A chemical storage tank at a manufacturing facility began to leak trace quantities of the chemical from the tank into the chemical containment area surrounding the tank. The leaks were found to be due to numerous small cracks in the type 316 stainless steel shell (wall). The cracks were located about 1 in. above a weld between the shell and the floor. MEE was contacted to provide laboratory analysis and engineering consultation to determine the failure mechanism leading to the cracks and identify material or manufacturing conditions that could have contributed to the failure. Metallurgical analysis was conducted on the shell as part of the manufacturing facility’s root cause failure analysis (RCFA).
Metallographic examination of the cracks using light microscopy revealed that the cracks were transgranular and highly branched. This appearance is characteristic of chloride stress corrosion cracking (SCC) in austenitic stainless steels. The orientation of the branches also indicated that cracks originated on the outside of the tank and propagated generally perpendicular to the tank wall. Thus, the tensile stress responsible for the cracking was most likely a circumferential or hoop stress in the tank wall.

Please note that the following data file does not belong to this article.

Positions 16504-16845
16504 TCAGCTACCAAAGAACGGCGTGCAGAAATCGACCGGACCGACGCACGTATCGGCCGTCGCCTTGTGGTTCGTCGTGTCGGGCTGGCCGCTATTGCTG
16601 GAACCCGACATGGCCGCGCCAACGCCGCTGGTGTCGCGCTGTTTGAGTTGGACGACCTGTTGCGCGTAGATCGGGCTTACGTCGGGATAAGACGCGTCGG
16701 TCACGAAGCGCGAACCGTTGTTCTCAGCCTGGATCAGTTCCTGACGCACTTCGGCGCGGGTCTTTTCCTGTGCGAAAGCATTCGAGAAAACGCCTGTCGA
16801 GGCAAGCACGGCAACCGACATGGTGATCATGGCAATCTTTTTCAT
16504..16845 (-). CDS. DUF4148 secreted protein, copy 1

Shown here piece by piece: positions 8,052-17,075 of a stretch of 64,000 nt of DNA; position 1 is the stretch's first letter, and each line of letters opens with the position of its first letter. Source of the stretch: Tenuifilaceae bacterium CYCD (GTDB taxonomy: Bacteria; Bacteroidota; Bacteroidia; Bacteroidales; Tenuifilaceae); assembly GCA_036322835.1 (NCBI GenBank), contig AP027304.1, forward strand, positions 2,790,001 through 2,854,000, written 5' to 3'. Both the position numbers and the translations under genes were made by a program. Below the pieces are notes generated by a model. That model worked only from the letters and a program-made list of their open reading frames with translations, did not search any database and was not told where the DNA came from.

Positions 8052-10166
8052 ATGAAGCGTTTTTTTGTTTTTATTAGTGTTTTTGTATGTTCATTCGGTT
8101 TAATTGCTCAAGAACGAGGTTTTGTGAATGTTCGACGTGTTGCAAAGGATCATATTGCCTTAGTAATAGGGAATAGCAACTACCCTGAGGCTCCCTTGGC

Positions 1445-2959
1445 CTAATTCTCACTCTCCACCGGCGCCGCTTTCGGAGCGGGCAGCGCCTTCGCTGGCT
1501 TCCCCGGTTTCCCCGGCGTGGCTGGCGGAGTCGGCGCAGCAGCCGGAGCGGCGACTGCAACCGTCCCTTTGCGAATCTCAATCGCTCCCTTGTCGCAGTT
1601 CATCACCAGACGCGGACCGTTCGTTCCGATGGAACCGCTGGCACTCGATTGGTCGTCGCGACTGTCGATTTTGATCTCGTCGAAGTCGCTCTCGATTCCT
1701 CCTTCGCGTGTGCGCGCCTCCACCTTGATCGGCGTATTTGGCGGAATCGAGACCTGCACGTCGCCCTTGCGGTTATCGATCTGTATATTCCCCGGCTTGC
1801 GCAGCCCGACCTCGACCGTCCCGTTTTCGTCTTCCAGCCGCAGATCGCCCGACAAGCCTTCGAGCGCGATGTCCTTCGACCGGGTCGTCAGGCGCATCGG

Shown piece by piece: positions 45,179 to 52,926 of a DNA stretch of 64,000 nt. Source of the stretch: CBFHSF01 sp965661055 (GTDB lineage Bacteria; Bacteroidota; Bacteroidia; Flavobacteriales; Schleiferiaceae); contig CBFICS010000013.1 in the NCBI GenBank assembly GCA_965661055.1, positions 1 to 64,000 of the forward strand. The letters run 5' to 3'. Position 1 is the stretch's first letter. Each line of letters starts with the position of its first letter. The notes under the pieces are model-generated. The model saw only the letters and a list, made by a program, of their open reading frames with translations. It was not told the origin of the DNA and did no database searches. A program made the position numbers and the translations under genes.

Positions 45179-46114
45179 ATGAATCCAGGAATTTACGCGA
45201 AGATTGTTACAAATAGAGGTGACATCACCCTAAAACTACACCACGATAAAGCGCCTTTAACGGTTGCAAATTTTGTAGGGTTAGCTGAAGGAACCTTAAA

Using Energy Dispersive X-ray Spectroscopy (EDS), small concentrations of chlorine were detected in deposits on the crack surfaces, confirming the shell failure was due to chloride SCC.
For a SCC failure to occur, there must be a susceptible material in an incompatible environment under a sustained tensile stress. Chlorine, in its chloride form, is an element that is known to cause stress corrosion cracking in austenitic stainless steels, such as type 316. Chloride SCC failures occur primarily at temperatures between 60 and 100°C (140 and 212°F), which was consistent with the reported service conditions for this application.
To complete the root cause failure analysis, it was suggested that the manufacturing facility determine the source(s) of the chlorine on the outside of the tank, as eliminating the source of the chlorides would greatly reduce the likelihood for future similar failures.
The work scope for this analysis consisted of light microscopy, energy dispersive spectroscopy (EDS), and metallography (microstructure analysis). For specific details on these methods, please see the Handbook of Analytical Methods of Materials on our website or contact us for more information.